Asked whether he can sympathize with the opposing board members, Ramsey said: “I don’t believe they have put the welfare of the university and students first.”
The no-confidence vote would have merely expressed an opinion and not removed Ramsey.
While supporters like Greenberg said the no-confidence motion would have passed Tuesday, the composition of the board may change before its next meeting April 20.
The board has one vacancy and may soon have another if a settlement can be reached with Gov. Matt Bevin and the Kentucky Justice Resource Center over the lack of black trustees. That would give Bevin two appointees who could be in place by April 20.
Besides Greenberg, Prather and Benz, trustees who indicated they had “no confidence” in Ramsey include board treasurer Stephen Campbell, Emily Bingham, Douglas Hall and Larry Hayes.
While Hayes did directly say how he would have voted on the motion, he said he “understand(s) full well where you (Prather) are coming from” and complained of Ramsey’s lack of consultation of the board regarding the self-imposed ban on postseason play for the men’s basketball team, saying it showed a lack of respect for the board’s governing function.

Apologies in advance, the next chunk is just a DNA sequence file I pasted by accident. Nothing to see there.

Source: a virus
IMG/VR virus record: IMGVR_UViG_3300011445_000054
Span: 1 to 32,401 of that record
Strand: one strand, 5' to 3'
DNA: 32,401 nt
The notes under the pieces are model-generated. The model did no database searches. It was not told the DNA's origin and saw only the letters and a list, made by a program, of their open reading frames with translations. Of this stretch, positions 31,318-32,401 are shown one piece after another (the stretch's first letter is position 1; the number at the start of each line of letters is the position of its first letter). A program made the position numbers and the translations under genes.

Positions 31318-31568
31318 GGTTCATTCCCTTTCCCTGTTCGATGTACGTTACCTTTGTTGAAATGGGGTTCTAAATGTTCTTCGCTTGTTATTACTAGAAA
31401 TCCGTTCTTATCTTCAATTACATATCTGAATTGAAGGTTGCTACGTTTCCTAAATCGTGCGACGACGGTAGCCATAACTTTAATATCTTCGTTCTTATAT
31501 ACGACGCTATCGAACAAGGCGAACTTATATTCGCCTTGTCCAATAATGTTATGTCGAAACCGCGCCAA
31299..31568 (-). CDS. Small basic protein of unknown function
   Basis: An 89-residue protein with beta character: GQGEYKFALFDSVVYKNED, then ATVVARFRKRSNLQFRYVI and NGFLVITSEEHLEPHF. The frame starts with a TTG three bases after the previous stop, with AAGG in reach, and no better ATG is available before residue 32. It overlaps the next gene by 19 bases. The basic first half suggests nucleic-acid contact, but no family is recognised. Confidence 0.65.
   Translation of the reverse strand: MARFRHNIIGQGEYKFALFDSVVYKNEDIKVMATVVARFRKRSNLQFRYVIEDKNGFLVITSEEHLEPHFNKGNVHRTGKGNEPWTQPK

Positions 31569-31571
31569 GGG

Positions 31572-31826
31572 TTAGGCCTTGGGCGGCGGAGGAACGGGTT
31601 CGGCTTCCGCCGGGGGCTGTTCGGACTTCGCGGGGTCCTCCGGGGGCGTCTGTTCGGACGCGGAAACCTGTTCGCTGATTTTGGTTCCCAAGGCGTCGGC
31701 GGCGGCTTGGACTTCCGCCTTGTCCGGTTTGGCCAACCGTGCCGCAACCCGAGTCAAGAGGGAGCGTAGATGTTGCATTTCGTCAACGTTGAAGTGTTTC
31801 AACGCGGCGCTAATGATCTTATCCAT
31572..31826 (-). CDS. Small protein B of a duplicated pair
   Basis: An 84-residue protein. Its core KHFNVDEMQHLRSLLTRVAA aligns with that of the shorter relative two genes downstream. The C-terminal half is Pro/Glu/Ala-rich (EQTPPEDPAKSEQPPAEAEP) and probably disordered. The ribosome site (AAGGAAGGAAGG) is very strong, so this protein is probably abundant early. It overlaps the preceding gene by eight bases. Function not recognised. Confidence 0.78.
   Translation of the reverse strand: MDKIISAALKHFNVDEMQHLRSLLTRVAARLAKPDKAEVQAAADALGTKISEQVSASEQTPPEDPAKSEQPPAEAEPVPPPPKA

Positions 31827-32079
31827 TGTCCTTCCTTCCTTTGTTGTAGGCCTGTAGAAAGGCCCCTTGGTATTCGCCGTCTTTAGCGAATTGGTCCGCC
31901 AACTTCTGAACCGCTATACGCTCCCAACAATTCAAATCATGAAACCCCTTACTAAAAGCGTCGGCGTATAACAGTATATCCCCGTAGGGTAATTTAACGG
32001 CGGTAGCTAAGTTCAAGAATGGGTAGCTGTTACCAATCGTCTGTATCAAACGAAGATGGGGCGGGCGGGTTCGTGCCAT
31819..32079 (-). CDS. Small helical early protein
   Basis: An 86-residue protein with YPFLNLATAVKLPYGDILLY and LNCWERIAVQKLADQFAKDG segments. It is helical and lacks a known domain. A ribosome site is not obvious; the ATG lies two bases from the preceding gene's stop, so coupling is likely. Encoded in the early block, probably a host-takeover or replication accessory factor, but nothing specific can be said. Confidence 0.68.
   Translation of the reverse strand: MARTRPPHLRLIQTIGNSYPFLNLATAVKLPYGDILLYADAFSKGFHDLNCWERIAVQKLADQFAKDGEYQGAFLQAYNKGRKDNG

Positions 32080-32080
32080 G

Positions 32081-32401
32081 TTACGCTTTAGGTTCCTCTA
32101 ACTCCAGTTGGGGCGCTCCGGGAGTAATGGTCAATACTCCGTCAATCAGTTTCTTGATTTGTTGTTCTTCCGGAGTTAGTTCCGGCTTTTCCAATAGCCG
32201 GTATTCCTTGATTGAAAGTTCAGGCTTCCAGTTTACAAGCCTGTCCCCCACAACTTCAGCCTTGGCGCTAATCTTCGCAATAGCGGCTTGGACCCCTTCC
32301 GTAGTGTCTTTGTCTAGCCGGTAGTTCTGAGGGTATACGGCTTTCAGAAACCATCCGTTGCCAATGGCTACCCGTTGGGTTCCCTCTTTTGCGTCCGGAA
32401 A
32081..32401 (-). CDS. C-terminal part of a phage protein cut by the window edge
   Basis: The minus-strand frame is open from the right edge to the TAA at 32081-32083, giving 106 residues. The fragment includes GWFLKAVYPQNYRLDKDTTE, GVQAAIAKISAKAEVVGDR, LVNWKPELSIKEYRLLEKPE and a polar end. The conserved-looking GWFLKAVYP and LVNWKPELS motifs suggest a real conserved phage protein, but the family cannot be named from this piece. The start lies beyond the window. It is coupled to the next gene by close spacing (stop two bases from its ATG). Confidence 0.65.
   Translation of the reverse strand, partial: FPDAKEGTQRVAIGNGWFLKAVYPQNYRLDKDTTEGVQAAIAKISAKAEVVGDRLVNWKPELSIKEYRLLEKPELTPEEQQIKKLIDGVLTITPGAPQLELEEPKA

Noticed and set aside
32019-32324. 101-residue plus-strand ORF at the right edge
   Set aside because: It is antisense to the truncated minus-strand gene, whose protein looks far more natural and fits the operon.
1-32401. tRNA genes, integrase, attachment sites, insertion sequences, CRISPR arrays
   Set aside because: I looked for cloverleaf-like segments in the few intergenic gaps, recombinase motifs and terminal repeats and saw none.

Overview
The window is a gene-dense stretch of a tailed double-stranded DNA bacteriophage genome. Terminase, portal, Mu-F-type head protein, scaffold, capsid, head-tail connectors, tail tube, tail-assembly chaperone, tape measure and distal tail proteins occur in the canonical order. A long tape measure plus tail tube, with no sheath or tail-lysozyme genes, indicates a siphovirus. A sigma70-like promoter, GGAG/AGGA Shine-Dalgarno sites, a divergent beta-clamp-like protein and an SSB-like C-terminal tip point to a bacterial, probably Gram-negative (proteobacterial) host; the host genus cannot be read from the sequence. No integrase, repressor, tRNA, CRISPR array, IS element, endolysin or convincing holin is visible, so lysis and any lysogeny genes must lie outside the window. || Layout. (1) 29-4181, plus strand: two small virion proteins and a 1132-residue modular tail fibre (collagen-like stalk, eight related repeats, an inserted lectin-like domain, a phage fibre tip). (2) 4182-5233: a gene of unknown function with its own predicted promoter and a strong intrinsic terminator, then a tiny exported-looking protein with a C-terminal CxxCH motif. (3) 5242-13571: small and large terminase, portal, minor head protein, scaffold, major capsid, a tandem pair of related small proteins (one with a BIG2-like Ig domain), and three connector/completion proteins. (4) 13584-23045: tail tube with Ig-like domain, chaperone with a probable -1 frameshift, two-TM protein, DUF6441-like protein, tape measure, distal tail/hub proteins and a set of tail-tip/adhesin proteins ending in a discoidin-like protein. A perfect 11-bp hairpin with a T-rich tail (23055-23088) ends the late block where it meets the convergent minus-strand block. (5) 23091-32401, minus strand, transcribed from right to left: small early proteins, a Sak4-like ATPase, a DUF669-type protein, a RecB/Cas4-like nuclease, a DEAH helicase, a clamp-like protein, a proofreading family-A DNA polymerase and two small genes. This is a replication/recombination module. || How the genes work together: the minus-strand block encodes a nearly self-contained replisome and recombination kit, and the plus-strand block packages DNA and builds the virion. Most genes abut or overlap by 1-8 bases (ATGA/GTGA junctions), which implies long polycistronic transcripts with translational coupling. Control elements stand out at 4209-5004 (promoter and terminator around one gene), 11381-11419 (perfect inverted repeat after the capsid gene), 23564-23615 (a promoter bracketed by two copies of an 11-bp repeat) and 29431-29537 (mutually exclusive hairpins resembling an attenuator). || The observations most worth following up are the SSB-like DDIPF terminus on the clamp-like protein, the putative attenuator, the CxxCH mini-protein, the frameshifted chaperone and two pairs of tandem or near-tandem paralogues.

Another board member, Bill Summers, expressed frustration with the administration and railed against what he sees as efforts to “filibuster” important discussion by the board, but he did not express an opinion on the proposed vote.
Meanwhile, trustees who support Ramsey – or who opposed taking the no-confidence vote – include Dr. Robert Hughes, board vice chairwoman Brucie Moore, Marie Abrams, Bob Benson, Bruce Henderson and Ron Butt.
Trustees Bob Rounsavall and Jonathan Blue did not express an opinion on the Ramsey vote Tuesday, as they watched the meeting via video conference. The board also has three members, not appointed by the governor, who represent faculty, students and staff.